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# Jitter

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I have 2 entities firing at each other and i want the accuracy of the shots to depend on the distance. When i do my calculations i get the target position vector for the shot and i want to ''jitter'' it but clamp the range to between 0 and x where i specify x. So given a distance d how can i express that float between 0 and x so that as the greater the value of d the closer it will be to x.

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f(x) = x - kx / d² = lim(d -> infinity) x
f(0) is division by zero and thus undefined.. Although that shouldn''t be too much of a problem, as two entities seldom(read: never) exist in the same place at the same time. So d > 0.

However since you have the vector between the two you can just jitter that by some amount.. Like a very simple formula could be like this:
A shoots B, V is a random, normalized vector and D is the resulting direction at which the shot should be launched:
(||X|| means normalizing vector X)

D = ||(||B-A|| + V/k)||

So you shift the vector a little by adding a fraction of a randomized vector to it. k is the accuracy, a scalar; the higher k is, the more accurate the shot is. k > 1, unless you want shots the end up going backwards

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i suggest that you get a normalised direction vector that points from one entity to the other. Then you can modify the angle of that vector slightly (NOT based on distance) then use that as the direction of your shot.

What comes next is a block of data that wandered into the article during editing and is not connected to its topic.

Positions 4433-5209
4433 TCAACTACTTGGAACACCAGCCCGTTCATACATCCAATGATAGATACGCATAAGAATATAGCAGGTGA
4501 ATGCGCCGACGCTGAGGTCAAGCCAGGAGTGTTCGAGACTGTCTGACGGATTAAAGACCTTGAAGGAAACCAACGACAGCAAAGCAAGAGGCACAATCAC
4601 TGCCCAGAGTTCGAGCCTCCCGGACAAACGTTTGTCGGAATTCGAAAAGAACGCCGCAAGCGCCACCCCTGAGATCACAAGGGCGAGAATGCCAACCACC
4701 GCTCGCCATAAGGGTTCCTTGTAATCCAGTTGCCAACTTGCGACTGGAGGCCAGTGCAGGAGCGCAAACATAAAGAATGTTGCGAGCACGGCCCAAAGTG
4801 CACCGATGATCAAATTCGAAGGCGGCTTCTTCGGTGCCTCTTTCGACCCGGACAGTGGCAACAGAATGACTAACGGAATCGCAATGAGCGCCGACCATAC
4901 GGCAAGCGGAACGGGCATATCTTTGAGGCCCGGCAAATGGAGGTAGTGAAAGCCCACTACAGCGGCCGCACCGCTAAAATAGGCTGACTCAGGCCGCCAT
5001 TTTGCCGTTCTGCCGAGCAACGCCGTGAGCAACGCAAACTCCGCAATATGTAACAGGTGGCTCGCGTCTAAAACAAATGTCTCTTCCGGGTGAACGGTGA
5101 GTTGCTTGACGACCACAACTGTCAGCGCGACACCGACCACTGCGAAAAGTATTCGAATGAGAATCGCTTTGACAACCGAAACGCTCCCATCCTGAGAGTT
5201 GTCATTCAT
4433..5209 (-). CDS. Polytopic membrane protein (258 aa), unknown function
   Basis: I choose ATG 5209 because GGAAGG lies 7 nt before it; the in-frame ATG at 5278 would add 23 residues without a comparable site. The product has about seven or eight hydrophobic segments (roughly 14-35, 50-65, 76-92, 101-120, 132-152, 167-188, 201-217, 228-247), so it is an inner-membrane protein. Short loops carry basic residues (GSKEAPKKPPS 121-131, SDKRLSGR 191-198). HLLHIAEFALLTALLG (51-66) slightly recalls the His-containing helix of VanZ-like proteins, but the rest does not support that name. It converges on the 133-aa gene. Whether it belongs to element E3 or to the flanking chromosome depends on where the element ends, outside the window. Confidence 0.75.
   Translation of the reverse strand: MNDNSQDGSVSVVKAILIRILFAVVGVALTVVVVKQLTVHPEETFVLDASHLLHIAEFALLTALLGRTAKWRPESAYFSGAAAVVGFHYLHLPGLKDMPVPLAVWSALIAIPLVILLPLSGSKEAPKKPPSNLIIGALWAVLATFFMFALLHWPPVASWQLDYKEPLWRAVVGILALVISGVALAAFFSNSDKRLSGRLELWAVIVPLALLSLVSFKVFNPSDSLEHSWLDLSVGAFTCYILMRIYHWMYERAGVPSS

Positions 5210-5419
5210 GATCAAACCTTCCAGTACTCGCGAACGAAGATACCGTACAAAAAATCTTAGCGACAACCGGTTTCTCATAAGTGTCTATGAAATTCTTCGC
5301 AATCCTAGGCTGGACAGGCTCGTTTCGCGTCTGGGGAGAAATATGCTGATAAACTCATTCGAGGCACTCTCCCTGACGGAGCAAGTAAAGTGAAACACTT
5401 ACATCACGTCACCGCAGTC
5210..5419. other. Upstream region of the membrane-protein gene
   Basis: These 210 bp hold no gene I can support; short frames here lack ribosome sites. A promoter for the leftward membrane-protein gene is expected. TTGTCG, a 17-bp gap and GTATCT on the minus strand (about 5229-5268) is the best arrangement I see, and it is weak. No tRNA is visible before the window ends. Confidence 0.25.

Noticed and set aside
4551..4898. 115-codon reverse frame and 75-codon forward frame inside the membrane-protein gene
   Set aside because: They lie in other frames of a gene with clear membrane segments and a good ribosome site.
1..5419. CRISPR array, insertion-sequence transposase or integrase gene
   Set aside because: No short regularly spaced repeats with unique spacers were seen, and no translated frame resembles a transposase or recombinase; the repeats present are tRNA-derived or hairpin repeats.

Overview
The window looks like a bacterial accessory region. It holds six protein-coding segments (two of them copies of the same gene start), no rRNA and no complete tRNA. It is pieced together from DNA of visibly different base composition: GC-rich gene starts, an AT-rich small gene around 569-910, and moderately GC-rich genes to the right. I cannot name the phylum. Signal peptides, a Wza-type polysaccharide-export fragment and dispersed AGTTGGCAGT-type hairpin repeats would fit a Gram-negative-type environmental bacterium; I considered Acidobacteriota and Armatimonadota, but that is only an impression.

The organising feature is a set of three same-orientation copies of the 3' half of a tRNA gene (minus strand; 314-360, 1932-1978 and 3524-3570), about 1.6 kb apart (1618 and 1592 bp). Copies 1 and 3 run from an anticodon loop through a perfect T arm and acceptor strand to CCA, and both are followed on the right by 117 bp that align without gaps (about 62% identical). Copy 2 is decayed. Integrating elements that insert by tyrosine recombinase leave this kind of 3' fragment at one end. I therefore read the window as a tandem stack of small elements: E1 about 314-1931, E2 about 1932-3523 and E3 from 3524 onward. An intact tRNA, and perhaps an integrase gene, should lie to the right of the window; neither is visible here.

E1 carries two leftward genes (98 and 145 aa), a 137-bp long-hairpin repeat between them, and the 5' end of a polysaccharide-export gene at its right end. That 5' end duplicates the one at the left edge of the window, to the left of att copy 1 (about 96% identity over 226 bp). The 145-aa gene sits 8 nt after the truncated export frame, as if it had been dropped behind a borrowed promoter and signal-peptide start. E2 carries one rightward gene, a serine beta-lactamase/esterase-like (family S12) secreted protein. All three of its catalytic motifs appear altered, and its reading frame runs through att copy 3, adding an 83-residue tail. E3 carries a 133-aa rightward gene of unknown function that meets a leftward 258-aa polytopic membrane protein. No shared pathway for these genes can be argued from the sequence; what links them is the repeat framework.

This will have the same effect as "jittering" your shot based on distance...

To modify the angle i would suggest using a normal distribution, this will give you a good spread for your shot accuracy (i.e. most shots will be close to the target, few shots will miss by a large amount and then very rarely some shots completely miss their target). It is used in statistics. do a search for normal distribution

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Ah, but if one modifies the angles then if for instance you look straight upwards the spread will be slim to zero when you convert it back to cartesian space. My method will work the same way no matter what direction you''re aiming at.
Although you might want to make sure you generate the random vector properly(there was a thread on that a while back in here. dig around).

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quote:
Original post by Tjoppen
Ah, but if one modifies the angles then if for instance you look straight upwards the spread will be slim to zero when you convert it back to cartesian space. My method will work the same way no matter what direction you''re aiming at.
Although you might want to make sure you generate the random vector properly(there was a thread on that a while back in here. dig around).

Ok i see what you are saying... But i was thinking more of chosing a random rotation axis that is in the plane defined by the vector. Then using that rotation axis and a random angle obtained using a normal distribution to create a rotation matrix. Once you''ve got that you can rotate the vector with the rotation matrix.

Which will give an even spread no matter the orientation of the vector.

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